The difference being you could do more with the floppy.

The development language was PL/M (Programming Language for Machines). It looked a lot like Pascal, except it had no native IO. That’s right nothing like a simple print a character to a screen. Or to a disk.

We had X86 assembly libs that did the job.

AEDIT was written in this language.

I gave up a while ago putting links in blogs. I look at some of mine from 2002 and a lot of the links are long dead. That kind of thing frustrates me when I find old links while surfing.

So a link for AEDIT: Sepp’s homepage

That leads me to my first Rabbit hole. Next entry.

 

 

 

 

 

 

 

 

 

 

 

 

 

 

 

 

 

the broken knuckle list gets longer

so the process goes something like this:

you break the knuckles of someone who has the authority to sign off on a particular tech or change in tech software. that way a stoopid decision can’t be made official and actually make it out to consumers.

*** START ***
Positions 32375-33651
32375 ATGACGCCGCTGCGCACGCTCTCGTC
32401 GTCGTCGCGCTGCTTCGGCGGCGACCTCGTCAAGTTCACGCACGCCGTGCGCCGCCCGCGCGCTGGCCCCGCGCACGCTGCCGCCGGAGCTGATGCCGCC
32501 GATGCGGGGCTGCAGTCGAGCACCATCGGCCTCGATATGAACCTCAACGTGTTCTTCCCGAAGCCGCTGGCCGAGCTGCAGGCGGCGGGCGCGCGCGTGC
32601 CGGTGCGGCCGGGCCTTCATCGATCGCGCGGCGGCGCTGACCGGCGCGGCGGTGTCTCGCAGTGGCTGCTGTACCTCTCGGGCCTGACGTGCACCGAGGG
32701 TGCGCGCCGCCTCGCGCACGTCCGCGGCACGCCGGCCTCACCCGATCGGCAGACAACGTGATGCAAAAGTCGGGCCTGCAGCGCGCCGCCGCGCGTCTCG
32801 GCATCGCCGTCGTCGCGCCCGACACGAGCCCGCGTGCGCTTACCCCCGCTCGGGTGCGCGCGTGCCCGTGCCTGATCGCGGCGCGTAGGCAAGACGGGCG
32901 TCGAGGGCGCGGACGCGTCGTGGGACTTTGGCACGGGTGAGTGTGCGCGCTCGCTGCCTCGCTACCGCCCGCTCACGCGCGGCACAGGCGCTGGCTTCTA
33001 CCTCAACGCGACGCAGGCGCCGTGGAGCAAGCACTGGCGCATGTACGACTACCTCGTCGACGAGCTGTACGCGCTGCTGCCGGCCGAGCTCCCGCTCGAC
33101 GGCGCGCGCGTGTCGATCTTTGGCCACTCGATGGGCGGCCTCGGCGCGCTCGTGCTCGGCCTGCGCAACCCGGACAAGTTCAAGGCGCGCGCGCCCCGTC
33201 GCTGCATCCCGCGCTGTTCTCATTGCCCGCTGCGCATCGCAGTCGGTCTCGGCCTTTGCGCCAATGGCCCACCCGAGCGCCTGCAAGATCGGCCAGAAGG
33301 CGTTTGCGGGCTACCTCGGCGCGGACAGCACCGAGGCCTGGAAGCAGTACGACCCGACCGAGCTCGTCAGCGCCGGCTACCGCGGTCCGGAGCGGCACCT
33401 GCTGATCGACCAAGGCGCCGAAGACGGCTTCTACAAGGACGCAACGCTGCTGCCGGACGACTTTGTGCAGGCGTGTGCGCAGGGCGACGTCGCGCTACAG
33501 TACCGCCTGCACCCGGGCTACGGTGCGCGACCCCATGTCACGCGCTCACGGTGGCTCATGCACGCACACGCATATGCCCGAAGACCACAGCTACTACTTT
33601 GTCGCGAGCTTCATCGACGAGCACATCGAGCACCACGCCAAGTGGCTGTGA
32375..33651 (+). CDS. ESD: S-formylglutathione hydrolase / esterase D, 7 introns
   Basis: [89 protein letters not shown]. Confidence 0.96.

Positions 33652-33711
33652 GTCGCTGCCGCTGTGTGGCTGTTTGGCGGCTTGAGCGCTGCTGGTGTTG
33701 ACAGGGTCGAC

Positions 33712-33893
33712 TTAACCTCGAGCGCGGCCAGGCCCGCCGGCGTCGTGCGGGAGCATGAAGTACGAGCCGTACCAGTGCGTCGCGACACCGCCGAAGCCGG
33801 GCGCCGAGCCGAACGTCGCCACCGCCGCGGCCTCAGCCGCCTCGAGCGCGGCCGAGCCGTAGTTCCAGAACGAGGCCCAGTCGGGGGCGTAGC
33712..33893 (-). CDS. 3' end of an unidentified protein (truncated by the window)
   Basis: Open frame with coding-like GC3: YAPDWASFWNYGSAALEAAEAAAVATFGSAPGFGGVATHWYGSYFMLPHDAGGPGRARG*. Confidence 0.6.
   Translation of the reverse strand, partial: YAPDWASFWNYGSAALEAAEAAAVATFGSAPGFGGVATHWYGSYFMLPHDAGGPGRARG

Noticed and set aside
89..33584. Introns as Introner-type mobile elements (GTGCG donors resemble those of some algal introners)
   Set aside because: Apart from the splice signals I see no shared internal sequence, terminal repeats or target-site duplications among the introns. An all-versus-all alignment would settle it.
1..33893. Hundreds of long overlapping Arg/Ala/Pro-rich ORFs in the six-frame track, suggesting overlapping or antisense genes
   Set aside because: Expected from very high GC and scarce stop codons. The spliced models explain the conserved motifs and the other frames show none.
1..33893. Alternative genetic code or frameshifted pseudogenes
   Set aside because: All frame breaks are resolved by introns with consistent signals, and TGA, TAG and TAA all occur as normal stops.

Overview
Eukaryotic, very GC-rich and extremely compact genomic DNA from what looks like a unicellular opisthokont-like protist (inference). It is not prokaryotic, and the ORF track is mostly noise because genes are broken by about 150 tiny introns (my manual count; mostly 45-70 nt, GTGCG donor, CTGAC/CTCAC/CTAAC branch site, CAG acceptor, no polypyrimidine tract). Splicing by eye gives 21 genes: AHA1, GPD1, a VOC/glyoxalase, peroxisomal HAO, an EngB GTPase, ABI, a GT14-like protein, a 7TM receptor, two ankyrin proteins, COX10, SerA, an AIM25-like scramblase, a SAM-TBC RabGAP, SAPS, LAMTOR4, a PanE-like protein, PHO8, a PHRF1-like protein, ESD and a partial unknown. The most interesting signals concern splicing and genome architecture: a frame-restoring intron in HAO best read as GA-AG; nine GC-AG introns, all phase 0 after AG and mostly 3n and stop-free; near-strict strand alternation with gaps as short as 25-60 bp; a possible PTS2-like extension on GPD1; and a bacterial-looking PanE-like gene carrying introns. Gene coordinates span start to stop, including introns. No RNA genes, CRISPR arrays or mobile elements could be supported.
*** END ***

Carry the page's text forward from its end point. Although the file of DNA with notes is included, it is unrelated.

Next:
mac osx is a perfect example of (and possibly near the top of the list) of stoopid decisions being made for the os and then actually implementing them, thus reducing the functionality of the os.

i’ve been subscribing to the internet only version of SiriusXM for a few years now, and the mobile  app has always had issues, but the other day there was an update to the app, taking away a major feature and making the app almost useless to use (i’m referring to the MYSXM feature).

on top of that the new version of the app features options for their new video content. you read that right, video content for an internet/satellite radio.

video for radio.

oh, and for the record i heard “Laurel” at the same time my wife heard “Yanni”. that was one of the freakier things that have happened to me.